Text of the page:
Using Meditation for Anxiety and Stress

by Emma Thomas

Medical researchers spend much time and effort studying physical threats to the body’s health. Given the pervasiveness of problems like heart disease and cancer, this is certainly a worthwhile undertaking. Mental problems, however, also affect millions of Americans each and every year. While medications are typically used to treat anxiety and depression, the practice of meditation might also prove useful to those struggling with these conditions.

Focusing the Mind

Could meditation help alleviate depression and anxiety symptoms? Believe it or not, a new study argues that the answer could be “yes.” Authored by researchers from Johns Hopkins University School of Medicine, this report examined the effects of meditation on 3,515 participants in 47 clinical trials. The research team studied how meditative techniques impacted symptoms of depression, anxiety, insomnia, chronic pain, diabetes and cancer.

For this study, the authors focused on a practice known as mindfulness meditation. In short, this technique involves being cognizant of the thoughts that enter the mind without becoming overly focused on them. Based largely on Buddhist philosophy, the purpose of mindfulness meditation is to direct one’s focus on the present, without passing judgment on the thoughts that appear.

Meditative Techniques and Mental Health

After reviewing all of this data, the authors found that people with anxiety, depression and pain benefitted from mindfulness meditation. In most cases, these individuals practiced meditation techniques for an eight week period. When compared to subjects engaged in other activities, those who meditated enjoyed a five to ten percent reduction in anxiety symptoms.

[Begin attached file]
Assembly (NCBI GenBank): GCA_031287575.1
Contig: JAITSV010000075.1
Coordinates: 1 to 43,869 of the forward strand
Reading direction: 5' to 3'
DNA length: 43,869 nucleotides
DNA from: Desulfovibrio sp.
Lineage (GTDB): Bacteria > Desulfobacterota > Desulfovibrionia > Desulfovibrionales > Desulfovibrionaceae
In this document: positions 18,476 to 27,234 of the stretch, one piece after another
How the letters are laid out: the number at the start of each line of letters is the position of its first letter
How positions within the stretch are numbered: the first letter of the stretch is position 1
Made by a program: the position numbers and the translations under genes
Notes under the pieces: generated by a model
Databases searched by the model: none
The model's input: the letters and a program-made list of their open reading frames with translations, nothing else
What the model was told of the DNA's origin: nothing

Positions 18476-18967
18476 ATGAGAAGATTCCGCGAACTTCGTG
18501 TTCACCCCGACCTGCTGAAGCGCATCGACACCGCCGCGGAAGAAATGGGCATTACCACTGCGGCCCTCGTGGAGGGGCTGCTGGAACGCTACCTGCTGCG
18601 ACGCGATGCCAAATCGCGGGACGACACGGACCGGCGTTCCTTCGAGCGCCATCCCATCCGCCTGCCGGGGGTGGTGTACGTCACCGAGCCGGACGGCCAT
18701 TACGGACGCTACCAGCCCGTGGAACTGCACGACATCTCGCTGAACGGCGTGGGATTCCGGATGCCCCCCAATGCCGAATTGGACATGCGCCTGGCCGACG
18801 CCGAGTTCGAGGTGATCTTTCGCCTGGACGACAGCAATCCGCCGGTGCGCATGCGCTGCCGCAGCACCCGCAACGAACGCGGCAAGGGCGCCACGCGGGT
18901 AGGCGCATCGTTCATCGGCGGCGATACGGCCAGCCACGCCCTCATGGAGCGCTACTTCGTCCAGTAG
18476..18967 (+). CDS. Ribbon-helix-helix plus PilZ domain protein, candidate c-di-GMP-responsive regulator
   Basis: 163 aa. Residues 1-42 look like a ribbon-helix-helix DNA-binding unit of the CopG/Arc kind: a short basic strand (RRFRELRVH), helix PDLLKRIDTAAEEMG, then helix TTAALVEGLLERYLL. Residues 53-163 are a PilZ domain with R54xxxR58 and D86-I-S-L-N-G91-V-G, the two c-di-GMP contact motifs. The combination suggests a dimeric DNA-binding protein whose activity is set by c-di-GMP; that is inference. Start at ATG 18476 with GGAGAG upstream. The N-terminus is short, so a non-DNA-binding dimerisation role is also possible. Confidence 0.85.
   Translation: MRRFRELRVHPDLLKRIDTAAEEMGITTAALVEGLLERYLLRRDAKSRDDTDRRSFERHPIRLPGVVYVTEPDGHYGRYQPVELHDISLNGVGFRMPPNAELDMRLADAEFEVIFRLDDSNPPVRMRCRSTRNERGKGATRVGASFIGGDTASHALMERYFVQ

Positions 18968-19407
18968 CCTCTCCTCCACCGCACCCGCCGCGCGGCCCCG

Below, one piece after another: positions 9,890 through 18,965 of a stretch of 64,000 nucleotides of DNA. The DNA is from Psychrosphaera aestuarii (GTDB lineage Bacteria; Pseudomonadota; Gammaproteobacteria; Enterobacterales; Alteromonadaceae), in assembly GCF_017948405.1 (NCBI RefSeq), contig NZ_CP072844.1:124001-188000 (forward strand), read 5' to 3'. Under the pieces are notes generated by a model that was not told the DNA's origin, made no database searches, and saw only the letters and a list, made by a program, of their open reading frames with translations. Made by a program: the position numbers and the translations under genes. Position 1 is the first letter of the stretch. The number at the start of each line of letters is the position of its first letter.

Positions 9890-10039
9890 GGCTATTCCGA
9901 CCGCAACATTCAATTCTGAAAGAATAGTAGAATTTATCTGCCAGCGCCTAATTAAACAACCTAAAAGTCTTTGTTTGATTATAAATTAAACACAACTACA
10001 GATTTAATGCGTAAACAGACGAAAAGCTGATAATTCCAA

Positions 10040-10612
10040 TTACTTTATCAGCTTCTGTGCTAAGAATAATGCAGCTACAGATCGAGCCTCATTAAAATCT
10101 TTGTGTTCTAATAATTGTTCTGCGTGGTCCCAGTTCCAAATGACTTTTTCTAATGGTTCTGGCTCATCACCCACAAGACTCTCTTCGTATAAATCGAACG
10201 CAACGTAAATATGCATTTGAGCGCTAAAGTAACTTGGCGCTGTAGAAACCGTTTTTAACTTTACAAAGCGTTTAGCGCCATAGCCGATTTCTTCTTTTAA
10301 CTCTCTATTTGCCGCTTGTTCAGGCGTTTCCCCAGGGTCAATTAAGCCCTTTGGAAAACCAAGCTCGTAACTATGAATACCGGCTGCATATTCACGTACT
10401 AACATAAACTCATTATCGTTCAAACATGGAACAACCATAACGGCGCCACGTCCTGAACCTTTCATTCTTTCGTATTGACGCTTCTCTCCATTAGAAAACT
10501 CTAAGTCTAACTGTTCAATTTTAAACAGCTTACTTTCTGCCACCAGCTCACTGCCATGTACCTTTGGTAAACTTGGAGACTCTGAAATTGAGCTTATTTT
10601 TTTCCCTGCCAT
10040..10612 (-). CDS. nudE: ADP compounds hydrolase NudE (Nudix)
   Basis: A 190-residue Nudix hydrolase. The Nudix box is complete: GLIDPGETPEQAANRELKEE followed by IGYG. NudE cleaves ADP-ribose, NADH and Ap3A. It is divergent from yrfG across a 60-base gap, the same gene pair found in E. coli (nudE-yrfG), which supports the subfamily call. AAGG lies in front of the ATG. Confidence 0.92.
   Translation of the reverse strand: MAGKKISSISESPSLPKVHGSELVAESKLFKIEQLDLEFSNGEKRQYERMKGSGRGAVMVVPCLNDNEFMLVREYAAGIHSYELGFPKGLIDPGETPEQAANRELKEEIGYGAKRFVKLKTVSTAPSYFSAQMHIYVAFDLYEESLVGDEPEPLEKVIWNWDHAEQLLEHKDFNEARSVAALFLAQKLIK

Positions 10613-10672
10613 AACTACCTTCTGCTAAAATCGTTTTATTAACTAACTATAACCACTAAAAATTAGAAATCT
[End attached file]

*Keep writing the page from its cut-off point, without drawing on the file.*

Likewise, the study noted that depressed individuals exhibited a 10 to 20 percent improvement in symptoms after practicing mindfulness meditation.  Conversely, there was only low-quality evidence that meditation benefitted those struggling with stress. The researchers could not connect meditative techniques to improvements in attitude, sleep patterns, body weight, substance use or temperament.

Leading the study was Madhav Goyal, a Johns Hopkins assistant professor of medicine. In a press release describing the report’s findings, Goyal stated that “meditation appeared to provide as much relief from some anxiety and depression symptoms as what other studies have found from antidepressants.” Though this research did indicate that medication could have a positive impact on mental health, Goyal noted that the evidence establishing this relationship was of moderate quality. Furthermore, additional studies will be needed for researchers to better understand how meditation affects the body.

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